When Life Becomes Surreal

Tomorrow will mark two weeks since my father died. Even as I write that it doesn’t seem real to me.

This time two months ago, he was going to work. We were taking trips on the weekends to places like Montauk and Hoboken. He was playing with his grandson, eating his favorite foods, and enjoying life.

I can’t wrap my mind around it. It’s like my brain refuses to process what happened. He was just here. Now he’s gone. 

My father hated being in the hospital. I can’t count how many times he asked the doctors when they thought he’d be able to go home. My mom and I visited every day. During the first week, I’d go during the day while my mom was at work. He always ordered a dessert he knew I’d like with his lunch. Even though he complained about his roommate, he always insisted that I bring an extra newspaper for him.

At the end of the first week, the doctors decided to do a test that required my father to be on on a ventilator.

September 25 was the last time I heard my father’s voice.

He was transferred to Mt. Sinai Hospital in New York City three days later. The doctors tried for weeks, but were unable to get him off the ventilator. His lung disease continued to get worse and worse until finally, his body couldn’t take it anymore.

The day after he died, a freak snow storm hit NY, and we lost power for 27 hours. My father hated the winter. He would have been so mad that it was snowing in October. My mom insisted that it was his way of messing with us.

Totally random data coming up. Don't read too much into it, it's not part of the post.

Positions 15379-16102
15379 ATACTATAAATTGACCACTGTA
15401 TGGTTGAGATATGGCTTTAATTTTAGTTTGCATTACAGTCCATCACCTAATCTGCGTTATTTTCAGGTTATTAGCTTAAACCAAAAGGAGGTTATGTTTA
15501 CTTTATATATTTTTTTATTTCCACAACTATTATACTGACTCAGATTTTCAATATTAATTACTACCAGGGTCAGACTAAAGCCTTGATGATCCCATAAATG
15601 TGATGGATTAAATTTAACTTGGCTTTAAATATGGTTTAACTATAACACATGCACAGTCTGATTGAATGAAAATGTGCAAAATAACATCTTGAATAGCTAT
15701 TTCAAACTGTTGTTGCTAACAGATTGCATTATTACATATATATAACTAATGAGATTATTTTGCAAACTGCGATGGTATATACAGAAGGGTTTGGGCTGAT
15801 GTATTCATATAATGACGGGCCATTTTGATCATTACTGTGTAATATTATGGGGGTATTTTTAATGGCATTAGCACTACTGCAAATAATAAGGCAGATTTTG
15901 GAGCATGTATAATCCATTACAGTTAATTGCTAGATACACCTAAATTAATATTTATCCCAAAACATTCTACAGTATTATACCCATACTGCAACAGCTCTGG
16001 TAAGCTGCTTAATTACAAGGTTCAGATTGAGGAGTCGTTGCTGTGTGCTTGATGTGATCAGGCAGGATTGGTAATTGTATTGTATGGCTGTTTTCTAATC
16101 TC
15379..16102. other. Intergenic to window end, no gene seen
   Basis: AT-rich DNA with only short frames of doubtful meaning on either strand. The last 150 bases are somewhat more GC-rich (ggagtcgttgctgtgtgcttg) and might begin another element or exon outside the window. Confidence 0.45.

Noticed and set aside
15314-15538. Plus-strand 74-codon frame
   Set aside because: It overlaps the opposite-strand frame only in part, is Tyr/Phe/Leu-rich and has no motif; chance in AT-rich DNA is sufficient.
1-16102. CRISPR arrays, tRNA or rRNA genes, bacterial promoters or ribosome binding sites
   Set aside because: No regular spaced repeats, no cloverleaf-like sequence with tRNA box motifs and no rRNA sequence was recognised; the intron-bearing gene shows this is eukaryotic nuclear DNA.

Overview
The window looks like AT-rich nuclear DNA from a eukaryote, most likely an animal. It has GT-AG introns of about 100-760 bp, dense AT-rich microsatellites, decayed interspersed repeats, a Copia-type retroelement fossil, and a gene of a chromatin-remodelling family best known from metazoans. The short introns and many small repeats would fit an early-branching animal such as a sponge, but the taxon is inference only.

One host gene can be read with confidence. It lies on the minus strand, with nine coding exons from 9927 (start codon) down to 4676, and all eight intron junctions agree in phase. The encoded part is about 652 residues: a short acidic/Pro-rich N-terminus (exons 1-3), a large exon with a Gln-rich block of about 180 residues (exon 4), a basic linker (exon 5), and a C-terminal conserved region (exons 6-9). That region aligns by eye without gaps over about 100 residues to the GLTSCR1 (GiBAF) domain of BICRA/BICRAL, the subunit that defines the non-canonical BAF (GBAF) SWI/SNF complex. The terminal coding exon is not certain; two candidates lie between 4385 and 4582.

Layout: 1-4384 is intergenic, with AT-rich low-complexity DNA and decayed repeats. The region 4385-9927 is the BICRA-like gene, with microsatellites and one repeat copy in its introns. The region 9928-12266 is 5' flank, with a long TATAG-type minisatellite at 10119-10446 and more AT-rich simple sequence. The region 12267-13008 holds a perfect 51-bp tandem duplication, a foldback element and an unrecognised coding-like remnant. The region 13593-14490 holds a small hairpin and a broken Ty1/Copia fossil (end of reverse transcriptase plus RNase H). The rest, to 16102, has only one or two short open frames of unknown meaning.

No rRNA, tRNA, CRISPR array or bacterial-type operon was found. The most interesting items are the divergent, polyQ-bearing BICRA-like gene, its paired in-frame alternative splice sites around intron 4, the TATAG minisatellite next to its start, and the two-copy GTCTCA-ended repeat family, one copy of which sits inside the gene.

That night, my family sat in the dark, and ate pizza–one of my father’s favorite foods–in his memory.

The past two weeks don’t seem real. In a way, I’m relieved that it hasn’t completely hit me yet. I’ve read a lot about grief, and know that part of it means feeling numb. I don’t mind feeling numb right now. It’s what is helping me get through the days. It’s also what helps me look at pictures like this one without falling apart:

1996 My brothers and me with my father in 1996

You may also like


  1. I was in shock for at least a month after my grandfather died. We were really close. It was a shock. I grieved for a year. It took a few years before I wouldn’t cry when we talked about Grandpa. Hang in there. Give yourself time.

  2. So, so, incredibly sorry for you and your family. I think about you often, and I hope that you can eventually find peace. Grieving is not easy, and it will get better with time. Let the outbursts out, express how you feel; and by all means – it is ok to be numb. I will continue to pray for you and your family, I know that losing a loved one is hard. (hugs)

  3. Once again, I am very sorry for your loss! I continue to keep you all in my prayers as you go through this tough time. grief tends to come in waves, and hits us at various times throughout the years. I have a number of posts on grief on my blog (search under the tab “posts by topic for it) that might be helpful to you over the next weeks and months. I just wanted to let you know it was there in case you felt like you were looking for some more information…

  4. Rebecca I’m so sorry you’re having to go through this. From the way you write about him I know your father was a wonderful man and there is so much of that wonderfulness alive in you still. Praying for you x

Leave a Reply

Your email address will not be published. Required fields are marked *

CommentLuv badge

This site uses Akismet to reduce spam. Learn how your comment data is processed.